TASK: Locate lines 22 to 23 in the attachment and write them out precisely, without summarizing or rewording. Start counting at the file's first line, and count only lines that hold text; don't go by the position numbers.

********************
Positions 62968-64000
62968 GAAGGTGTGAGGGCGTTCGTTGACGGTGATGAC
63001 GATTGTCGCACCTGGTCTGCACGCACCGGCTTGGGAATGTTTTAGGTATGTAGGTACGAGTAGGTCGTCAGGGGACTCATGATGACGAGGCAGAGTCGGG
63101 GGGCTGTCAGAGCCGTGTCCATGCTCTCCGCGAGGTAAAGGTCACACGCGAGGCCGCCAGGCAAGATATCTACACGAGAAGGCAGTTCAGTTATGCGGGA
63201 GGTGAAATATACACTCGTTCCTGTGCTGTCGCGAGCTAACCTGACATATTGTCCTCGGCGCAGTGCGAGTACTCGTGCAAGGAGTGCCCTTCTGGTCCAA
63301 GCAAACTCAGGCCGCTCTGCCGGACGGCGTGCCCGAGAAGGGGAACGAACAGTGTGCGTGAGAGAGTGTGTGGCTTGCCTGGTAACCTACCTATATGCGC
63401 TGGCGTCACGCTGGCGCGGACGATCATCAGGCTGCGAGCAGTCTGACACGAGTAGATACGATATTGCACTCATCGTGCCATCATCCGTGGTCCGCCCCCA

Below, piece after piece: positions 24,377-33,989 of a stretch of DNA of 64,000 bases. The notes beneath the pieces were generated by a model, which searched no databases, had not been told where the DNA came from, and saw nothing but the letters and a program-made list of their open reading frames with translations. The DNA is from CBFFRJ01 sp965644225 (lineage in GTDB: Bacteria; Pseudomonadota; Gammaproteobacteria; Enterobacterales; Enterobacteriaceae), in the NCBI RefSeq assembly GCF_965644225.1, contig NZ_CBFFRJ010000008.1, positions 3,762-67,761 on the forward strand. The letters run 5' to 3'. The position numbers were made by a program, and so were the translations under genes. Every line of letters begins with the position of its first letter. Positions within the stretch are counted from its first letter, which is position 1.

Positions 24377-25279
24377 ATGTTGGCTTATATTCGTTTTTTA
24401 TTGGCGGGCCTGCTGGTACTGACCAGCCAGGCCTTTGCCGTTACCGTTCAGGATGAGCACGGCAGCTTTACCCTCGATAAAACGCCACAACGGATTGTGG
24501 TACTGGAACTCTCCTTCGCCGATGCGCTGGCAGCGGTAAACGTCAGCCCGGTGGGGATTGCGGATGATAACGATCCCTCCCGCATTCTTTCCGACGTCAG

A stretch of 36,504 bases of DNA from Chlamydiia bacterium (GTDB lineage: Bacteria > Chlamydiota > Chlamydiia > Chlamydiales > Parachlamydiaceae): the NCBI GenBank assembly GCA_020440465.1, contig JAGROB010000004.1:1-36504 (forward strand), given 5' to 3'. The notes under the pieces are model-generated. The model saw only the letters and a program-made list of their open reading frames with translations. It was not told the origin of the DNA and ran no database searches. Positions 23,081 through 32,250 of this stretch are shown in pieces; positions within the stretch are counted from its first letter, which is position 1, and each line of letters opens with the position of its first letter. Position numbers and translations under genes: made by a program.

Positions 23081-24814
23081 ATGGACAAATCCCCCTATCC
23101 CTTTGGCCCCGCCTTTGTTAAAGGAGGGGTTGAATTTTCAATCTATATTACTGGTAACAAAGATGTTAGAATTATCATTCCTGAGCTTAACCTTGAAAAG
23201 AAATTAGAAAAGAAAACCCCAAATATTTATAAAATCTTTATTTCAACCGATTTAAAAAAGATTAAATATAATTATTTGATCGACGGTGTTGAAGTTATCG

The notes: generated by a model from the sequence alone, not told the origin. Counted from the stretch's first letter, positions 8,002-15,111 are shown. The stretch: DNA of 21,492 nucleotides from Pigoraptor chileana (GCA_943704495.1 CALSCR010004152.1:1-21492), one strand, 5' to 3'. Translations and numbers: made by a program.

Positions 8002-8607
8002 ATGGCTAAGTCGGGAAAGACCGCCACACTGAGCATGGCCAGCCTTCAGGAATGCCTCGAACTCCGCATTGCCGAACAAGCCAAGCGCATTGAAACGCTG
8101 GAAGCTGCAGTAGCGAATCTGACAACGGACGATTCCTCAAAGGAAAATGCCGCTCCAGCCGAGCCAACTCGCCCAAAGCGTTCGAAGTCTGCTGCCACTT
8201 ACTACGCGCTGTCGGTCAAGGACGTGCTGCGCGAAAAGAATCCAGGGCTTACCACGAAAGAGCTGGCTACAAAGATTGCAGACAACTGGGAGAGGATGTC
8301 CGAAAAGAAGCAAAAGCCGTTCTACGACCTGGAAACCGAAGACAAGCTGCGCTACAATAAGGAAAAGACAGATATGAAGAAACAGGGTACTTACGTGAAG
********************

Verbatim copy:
8201 ACTACGCGCTGTCGGTCAAGGACGTGCTGCGCGAAAAGAATCCAGGGCTTACCACGAAAGAGCTGGCTACAAAGATTGCAGACAACTGGGAGAGGATGTC
8301 CGAAAAGAAGCAAAAGCCGTTCTACGACCTGGAAACCGAAGACAAGCTGCGCTACAATAAGGAAAAGACAGATATGAAGAAACAGGGTACTTACGTGAAG